Homosexuals, to continue with this example, are now simply a stream of a wider LGBTQ ‘community’, a movement that seems to have begun in the 1990s and whose banner is the rainbow flag. The number of letters in the initialism tells you something straightaway. L is for lesbian and G is for gay, a separation by sex. B stands for those who can bat for either team. T is for transgender and Q is for those who question or puzzle about their sexual orientation. One feminist/lesbian strain in the last century included an objection to gays, on the ground they were patronising, among other things. The five letters do not encompass all people thought to be oppressed on the ground of sex. The largest I have seen is LGBTTQQIAAP (look it up!). These groups form a sort of political coalition, though their problems are different ones. So far as I can see, they are properly linked only if there is an obvious ‘oppression’ on the ground of sex. Since my large extended family includes both lesbian and transgender people, and they are very much part of our family, I put this all forward without criticism. As a former political scientist, however, I find it all puzzling.
The main reason for the puzzle is that ‘respect’ doesn’t seem to get us anywhere. To be sure, governments and corporations have begun to set up workshops where staff are informed about diversity and respect, not to mention acknowledgement of country and other useful things. That is a sort of respect, but how far it creeps into the consciousness of the staff is moot. Today I learned of a Pakistani teacher who was favourably overwhelmed by the way in which he and his colleagues were informed about the special problems of children with disabilities. It was quite new to him. So there you are.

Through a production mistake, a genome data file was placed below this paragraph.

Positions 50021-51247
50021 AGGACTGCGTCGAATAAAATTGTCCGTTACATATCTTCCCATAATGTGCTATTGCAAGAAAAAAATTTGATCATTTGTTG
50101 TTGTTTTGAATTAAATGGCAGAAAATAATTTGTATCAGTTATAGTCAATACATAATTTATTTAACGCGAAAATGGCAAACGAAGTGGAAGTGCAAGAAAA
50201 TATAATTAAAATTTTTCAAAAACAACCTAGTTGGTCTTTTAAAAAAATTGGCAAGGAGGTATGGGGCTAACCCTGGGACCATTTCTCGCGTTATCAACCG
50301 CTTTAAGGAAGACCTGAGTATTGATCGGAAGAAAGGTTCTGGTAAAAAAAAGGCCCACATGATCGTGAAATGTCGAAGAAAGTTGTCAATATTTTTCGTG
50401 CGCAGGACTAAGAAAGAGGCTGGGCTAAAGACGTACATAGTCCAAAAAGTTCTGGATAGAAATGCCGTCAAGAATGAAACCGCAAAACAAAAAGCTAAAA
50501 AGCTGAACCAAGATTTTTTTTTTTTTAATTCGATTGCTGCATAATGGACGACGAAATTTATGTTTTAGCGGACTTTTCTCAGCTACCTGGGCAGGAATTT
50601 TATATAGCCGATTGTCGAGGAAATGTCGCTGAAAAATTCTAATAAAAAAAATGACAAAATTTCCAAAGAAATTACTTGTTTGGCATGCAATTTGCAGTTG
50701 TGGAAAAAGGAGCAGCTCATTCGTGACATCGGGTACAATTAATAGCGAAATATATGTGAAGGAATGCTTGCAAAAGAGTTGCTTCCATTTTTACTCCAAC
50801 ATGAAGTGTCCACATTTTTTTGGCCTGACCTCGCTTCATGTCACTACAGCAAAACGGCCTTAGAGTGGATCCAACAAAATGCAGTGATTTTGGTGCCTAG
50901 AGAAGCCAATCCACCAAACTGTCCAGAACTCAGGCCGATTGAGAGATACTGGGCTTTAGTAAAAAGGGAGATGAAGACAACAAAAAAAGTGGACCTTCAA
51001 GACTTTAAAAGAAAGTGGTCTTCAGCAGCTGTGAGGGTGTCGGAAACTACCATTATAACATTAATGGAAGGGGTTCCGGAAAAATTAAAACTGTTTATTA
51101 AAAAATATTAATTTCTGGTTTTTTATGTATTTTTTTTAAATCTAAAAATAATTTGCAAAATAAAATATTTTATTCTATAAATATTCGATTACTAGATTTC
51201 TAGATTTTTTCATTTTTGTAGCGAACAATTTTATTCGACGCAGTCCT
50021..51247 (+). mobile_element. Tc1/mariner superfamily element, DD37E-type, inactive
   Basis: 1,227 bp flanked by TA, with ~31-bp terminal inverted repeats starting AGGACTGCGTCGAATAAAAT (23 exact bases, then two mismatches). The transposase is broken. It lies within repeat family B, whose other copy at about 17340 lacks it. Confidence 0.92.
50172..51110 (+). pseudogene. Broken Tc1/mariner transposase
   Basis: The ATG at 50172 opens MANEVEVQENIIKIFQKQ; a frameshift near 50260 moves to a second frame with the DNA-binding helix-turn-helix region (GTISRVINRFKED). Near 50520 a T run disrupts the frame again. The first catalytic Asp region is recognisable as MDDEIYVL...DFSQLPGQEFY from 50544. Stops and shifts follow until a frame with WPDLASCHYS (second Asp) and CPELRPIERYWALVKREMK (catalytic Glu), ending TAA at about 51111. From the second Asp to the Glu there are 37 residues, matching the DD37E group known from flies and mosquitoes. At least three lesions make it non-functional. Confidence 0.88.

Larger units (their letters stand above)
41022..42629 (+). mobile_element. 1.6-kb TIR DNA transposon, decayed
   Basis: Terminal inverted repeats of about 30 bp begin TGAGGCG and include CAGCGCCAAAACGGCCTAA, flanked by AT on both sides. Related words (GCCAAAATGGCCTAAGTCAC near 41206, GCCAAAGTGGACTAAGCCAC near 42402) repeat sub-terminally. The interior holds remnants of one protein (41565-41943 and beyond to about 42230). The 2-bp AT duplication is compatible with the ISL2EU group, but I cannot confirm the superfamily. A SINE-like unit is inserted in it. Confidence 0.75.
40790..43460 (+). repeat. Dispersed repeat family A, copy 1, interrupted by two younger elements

Nonetheless, I cannot see how our political system can accommodate cries for freedom from oppression and for ‘real’ respect unless the oppression is obvious to everyone and the lack of respect likewise. I just can’t see it, and that may be false consciousness blinding my eyes again. As I like data and good argument, even ‘facts’, I needed to be persuaded by their use. As an endnote, women are now arguably on their way to run the Western world, if the numbers of men and women graduating from university are any guide. What will happen then? Since women are larger in number absolutely, as well, will men need to become ‘oppressed’? I hope we are all more sensible than that.